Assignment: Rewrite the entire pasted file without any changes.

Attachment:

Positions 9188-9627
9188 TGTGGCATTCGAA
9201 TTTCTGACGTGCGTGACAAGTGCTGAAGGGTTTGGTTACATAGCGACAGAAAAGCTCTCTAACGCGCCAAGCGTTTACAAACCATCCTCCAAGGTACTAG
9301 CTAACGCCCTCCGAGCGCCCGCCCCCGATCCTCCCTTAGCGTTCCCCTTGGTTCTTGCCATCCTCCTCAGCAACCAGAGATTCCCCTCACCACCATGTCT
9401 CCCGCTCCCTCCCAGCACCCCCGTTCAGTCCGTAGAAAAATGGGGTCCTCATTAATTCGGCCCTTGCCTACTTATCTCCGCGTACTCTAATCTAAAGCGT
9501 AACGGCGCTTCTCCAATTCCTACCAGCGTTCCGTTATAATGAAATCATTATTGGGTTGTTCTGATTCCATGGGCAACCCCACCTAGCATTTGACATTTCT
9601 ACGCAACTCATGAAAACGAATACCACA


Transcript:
Positions 9188-9627
9188 TGTGGCATTCGAA
9201 TTTCTGACGTGCGTGACAAGTGCTGAAGGGTTTGGTTACATAGCGACAGAAAAGCTCTCTAACGCGCCAAGCGTTTACAAACCATCCTCCAAGGTACTAG
9301 CTAACGCCCTCCGAGCGCCCGCCCCCGATCCTCCCTTAGCGTTCCCCTTGGTTCTTGCCATCCTCCTCAGCAACCAGAGATTCCCCTCACCACCATGTCT
9401 CCCGCTCCCTCCCAGCACCCCCGTTCAGTCCGTAGAAAAATGGGGTCCTCATTAATTCGGCCCTTGCCTACTTATCTCCGCGTACTCTAATCTAAAGCGT
9501 AACGGCGCTTCTCCAATTCCTACCAGCGTTCCGTTATAATGAAATCATTATTGGGTTGTTCTGATTCCATGGGCAACCCCACCTAGCATTTGACATTTCT
9601 ACGCAACTCATGAAAACGAATACCACA